Myasthenia Gravis May 18, 2009 18:01:37 GMT -5
Post by DogGoneGood on May 18, 2009 18:01:37 GMT -5
THIS NEUROMUSCULAR DISEASE CAN BE CONGENITAL OR ACQUIRED.
By Jeff Grognet, D.V.M., B.Sc.(Agr.)
Dogs in Canada May 2009 issue
Dogs in Canada May 2009 issue
The term “myasthenia gravis” was coined for a frequently fatal disease in people. Even just three decades ago, up to 25 per cent with this disease died. Older veterinary textbooks concurred and gave dogs with myasthenia gravis a poor prognosis for recovery. However, we now know that early recognition of the disease and appropriate treatment can often give a fairly normal lifespan, at least with the acquired form.
Characterized by extreme muscle weakness, myasthenia gravis (MG) is a disorder of the neuromuscular junction. There is poor transmission of the impulse from the nerve to the awaiting muscle and the muscle fails to contract properly. This can be either acquired (it develops with age) or congenital (the dog is born with it).
To understand how MG occurs, we have to take a short course in neurology. Electrical impulses travel down nerves from the spinal cord to muscles. There is a space between the nerve and the muscle that the impulse has to ‘jump’. This space is called a synapse.
The transmission of the electrical impulse across the synapse is accomplished by a neurotransmitter – a hormone released from the sending side (presynaptic membrane) that activates receptors on the receiving side (postsynaptic membrane). This allows the impulse to carry on into the muscle and trigger a contraction.
Impulse transmission can be interrupted in several ways. Damaging the nerve stops the electrical impulse from traveling, so it never reaches the synapse. This can occur if a nerve is cur or if the spinal cord is damaged (e.g., a herniated disk). In these cases, there is paralysis of a small group of muscles; one or two legs may not work.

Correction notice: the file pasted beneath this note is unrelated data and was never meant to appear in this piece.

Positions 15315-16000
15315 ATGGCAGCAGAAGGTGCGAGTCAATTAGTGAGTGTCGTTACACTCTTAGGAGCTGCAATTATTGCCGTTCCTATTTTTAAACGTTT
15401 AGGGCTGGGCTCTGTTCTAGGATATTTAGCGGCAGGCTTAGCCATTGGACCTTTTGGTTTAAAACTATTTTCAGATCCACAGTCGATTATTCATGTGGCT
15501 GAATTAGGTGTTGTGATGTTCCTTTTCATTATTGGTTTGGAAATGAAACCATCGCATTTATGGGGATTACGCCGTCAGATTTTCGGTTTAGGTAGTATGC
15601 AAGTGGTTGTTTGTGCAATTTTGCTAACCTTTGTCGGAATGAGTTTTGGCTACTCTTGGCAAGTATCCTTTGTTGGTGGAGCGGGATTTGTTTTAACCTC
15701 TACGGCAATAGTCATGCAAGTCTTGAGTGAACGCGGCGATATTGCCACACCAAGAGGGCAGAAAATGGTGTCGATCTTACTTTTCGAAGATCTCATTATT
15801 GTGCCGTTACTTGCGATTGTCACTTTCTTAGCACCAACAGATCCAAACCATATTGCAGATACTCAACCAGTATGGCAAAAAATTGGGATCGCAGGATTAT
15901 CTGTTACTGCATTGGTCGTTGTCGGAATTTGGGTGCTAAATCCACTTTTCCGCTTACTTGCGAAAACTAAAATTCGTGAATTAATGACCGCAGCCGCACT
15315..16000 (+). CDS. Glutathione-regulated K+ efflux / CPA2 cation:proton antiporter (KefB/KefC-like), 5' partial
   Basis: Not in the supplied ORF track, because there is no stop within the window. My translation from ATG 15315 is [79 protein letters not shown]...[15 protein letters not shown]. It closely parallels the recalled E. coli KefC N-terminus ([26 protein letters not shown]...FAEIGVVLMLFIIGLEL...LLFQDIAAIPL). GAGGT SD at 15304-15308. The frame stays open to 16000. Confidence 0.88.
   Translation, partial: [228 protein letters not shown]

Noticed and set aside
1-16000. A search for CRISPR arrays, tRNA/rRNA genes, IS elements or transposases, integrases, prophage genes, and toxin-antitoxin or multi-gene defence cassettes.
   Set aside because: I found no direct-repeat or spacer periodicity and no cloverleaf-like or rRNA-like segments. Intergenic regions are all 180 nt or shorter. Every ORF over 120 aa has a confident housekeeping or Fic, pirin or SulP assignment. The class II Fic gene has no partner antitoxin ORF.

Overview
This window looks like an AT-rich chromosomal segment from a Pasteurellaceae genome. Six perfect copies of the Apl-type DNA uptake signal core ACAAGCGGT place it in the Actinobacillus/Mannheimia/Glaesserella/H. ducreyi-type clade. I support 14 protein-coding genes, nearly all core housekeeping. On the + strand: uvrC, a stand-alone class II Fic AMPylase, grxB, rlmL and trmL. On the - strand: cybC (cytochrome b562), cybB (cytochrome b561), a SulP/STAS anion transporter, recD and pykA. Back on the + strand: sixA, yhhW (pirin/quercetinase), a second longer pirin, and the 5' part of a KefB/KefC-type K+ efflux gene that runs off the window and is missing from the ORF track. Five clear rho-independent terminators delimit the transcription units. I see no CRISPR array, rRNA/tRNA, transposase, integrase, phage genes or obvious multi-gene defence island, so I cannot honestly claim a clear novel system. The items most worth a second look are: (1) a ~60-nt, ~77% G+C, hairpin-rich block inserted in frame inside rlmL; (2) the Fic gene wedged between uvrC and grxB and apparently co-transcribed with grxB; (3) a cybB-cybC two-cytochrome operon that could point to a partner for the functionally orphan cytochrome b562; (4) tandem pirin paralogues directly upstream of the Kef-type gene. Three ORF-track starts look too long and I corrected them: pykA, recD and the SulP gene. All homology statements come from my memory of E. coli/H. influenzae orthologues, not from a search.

There can also be failure of the impulse to cross the synapse. When this occurs, we have MG.
Congenital MG can occur as a presynaptic or postsynaptic problem. In Jack Russell Terriers and Springer Spaniels, a postsynaptic disorder can occur as early as six to nine weeks of age. In this case, it is inherited as an autosomal recessive trait. Only pups that have acquired a faulty gene from each parent show the disease.
The neurotransmitter hormone that diffuses across the synapse is acetylcholine (ACh). These breeds lack ACh receptors on the postsynaptic side. This deficiency of receptors reduces the sensitivity of the membrane to ACh. Affected dogs have generalized weakness and fatigability that is exacerbated by exercise. Additional signs are lameness, collapse, drooling and tremors.
The problem with congenital MG is that the condition is progressive; periods of weakness become longer and more exaggerated, ultimately leading to generalized weakness, muscle wasting and an inability to walk.
Congenital MG in Smooth Fox Terriers is often accompanied by megaesophagus. In this ailment, there is a lack of muscular strength in the wall of the esophagus that leads from the throat to the stomach. The esophagus distends with food, which is then regurgitated in the same form it went down. It isn’t digested because it fails to reach the stomach. The real problem with megaesophagus is that the food can be aspirated (inhaled) to the lungs as it is regurgitated, triggering an often-fatal pneumonia.
This type of MG is diagnosed by a Tensilon test – an injection of edrophonium chloride, a cholinesterase inhibitor that blocks the enzymes that break down ACh. This prolongs the effects of ACh so it can stimulate the existing receptors.
The Tensilon test can cause a dramatic amelioration of the signs, making a dog that is recumbent and flat out able to return to normal activity. This lasts for only a few minutes before muscle weakness gradually returns.